And it took me a long, long time (years) before I could have my beagle and my female GSD in the same room. My GSD always looked at her with a mixture of contempt and amazement that my beagle had survived her attack, and my beagle had a real hate-on for my female GSD after that, and wanted to go after my GSD. I don't know how that fits in with the idea I've heard before too, that dogs live in the moment, because both of them definitely had the past on their minds.

I had to make sure they both knew I was in charge, and that each of them had to defer to me for direction.

I also think that the beagle, being small, set off her prey drive which is why I wonder how she would react to a Great Dane.

And I was thinking about that neutral territory thing too. I'm on a farm - it would be a long way to neutral territory.
The dogs weren't holding a grudge and living in the past. They were working out pack order. They were in the moment. Sometimes the moment isn't always roses and chocolates. That's when it's up to us to step in as pack leader. Glad they've worked it out though.
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Old 07-31-2011, 11:45 AM
 
Location: Canada
3,187 posts, read 2,780,142 times
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Quote:
Originally Posted by mrs1885 View Post
It very well could have been a prey drive thing that set her off. Or your beagle could have provoked the attack. It sounds like you're not real knowledgeable on their body language so it's hard to say. Having a dog that's not spayed or neutered will make it even more difficult. Hormones can cause all kinds of problems for dogs, especially if you're not an experienced handler. Seeing as how your dog has been around other dogs with no problems I wouldn't classify her as dog aggressive. There was something that went on between the two that you didn't pick up on.

I agree, take your dog for a long walk. Then do some basic obedience. Work her body and her mind. Then when your friend gets there meet her outside with your dog on a leash and take both dogs for a walk. Keep them apart at first, slowly allowing them to be nearer one another as you continue the walk. By the time you get back home your dog should have all the excess energy out of her. Also remember if your beagle is the problem, you'll need to do this with BOTH of them. A GSD is a very high energy working dog, so if you haven't found something to do with her, start looking into it. At the very least, regular basic obedience session at home, just something to work her mind and lots of walks to get out that energy.

My beagle and my GSD get along now. The attack happened years ago and I did work with both of them - that's why they get along now. As far as the GSD's energy level goes, she has been diagnosed with dog MS and her walk is shaky and at 10 years old, she is failing before my eyes. She doesn't have that much energy anymore.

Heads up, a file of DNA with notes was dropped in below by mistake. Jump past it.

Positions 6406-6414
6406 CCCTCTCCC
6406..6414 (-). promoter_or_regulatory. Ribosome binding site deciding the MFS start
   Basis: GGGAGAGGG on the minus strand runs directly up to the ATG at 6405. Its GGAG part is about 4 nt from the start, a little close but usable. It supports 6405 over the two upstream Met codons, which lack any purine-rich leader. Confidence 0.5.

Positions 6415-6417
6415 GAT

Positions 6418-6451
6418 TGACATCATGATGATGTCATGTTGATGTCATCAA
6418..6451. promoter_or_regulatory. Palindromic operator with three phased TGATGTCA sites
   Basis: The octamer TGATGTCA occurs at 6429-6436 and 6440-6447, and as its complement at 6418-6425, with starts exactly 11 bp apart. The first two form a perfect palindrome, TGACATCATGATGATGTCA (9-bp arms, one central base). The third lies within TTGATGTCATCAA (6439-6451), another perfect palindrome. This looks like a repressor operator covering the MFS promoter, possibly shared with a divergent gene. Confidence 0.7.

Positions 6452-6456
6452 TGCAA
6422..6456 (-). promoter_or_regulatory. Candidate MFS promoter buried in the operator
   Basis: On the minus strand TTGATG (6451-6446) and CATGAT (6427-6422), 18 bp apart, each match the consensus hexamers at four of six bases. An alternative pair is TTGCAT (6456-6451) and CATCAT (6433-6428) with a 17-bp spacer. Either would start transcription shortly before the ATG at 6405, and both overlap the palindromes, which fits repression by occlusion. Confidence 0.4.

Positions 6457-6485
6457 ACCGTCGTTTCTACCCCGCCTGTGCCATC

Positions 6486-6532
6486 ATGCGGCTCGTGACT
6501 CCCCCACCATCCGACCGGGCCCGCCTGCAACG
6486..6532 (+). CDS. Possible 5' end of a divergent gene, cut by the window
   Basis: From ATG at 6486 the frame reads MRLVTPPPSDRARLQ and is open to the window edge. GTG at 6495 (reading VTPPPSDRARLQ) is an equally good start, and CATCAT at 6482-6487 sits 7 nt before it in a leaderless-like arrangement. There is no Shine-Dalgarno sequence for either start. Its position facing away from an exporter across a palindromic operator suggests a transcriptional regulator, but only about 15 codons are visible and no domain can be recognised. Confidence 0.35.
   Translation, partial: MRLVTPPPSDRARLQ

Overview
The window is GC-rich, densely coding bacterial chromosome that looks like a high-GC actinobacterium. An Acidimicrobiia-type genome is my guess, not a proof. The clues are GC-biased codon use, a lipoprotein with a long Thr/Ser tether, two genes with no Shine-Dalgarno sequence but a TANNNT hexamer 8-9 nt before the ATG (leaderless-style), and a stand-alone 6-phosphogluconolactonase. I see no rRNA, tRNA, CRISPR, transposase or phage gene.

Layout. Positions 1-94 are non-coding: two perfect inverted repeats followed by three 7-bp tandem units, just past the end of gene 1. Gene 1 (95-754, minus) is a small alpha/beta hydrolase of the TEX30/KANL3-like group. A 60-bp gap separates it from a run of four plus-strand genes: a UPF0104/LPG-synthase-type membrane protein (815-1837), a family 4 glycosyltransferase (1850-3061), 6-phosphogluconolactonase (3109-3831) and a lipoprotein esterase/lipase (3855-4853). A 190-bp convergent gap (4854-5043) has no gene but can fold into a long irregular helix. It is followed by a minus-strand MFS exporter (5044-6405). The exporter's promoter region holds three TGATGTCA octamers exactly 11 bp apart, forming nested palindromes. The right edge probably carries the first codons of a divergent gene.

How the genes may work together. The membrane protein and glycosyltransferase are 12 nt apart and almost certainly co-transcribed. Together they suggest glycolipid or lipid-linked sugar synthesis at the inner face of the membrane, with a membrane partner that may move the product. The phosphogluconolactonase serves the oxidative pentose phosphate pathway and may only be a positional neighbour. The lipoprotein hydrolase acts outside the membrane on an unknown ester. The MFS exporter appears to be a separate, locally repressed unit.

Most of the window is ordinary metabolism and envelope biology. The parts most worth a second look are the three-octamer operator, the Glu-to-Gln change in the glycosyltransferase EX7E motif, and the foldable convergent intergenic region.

I asked about how the GSD might react to an entirely different dog.
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Old 07-31-2011, 11:51 AM
 
Location: Tropical state of mind
5,100 posts, read 8,674,271 times
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Quote:
Originally Posted by netwit View Post
My beagle and my GSD get along now. The attack happened years ago and I did work with both of them - that's why they get along now. As far as the GSD's energy level goes, she has been diagnosed with dog MS and her walk is shaky and at 10 years old, she is failing before my eyes. She doesn't have that much energy anymore.

I asked about how the GSD might react to an entirely different dog.
Sorry about her health. Ours is 14 years old and we're watching her go down hill fast as well. It's not easy.

I realized what the question was. Didn't have the information on her health at the time, so my answer didn't help. At this stage of her life, I wouldn't bother her with other dogs. If your friend wants to visit and bring her dog, I'd put your dog in a room by herself where she can just relax. I keep Lady (our GSD) in our room on her bed when we have company over. The younger more active dogs come out to visit other people and dogs that are here, but the older ones that aren't as active and don't like to run and play just stay in the room.

As for the simple answer on who she'll react to another dog, I think it depends on the dog just as much as it depends on her. If it's another dominant female you could have the same problem. If it's a submissive male she may accept it.
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Old 07-31-2011, 11:59 AM
 
Location: Canada
3,187 posts, read 2,780,142 times
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Quote:
Originally Posted by mrs1885 View Post
Sorry about her health. Ours is 14 years old and we're watching her go down hill fast as well. It's not easy.

I realized what the question was. Didn't have the information on her health at the time, so my answer didn't help. At this stage of her life, I wouldn't bother her with other dogs. If your friend wants to visit and bring her dog, I'd put your dog in a room by herself where she can just relax. I keep Lady (our GSD) in our room on her bed when we have company over. The younger more active dogs come out to visit other people and dogs that are here, but the older ones that aren't as active and don't like to run and play just stay in the room.

As for the simple answer on who she'll react to another dog, I think it depends on the dog just as much as it depends on her. If it's another dominant female you could have the same problem. If it's a submissive male she may accept it.
Yes, that's true and I don't know my friend's dog at all.

Unfortunately I can't put my velcro GSD in a room by herself for all day - she doesn't relax when she can't see me.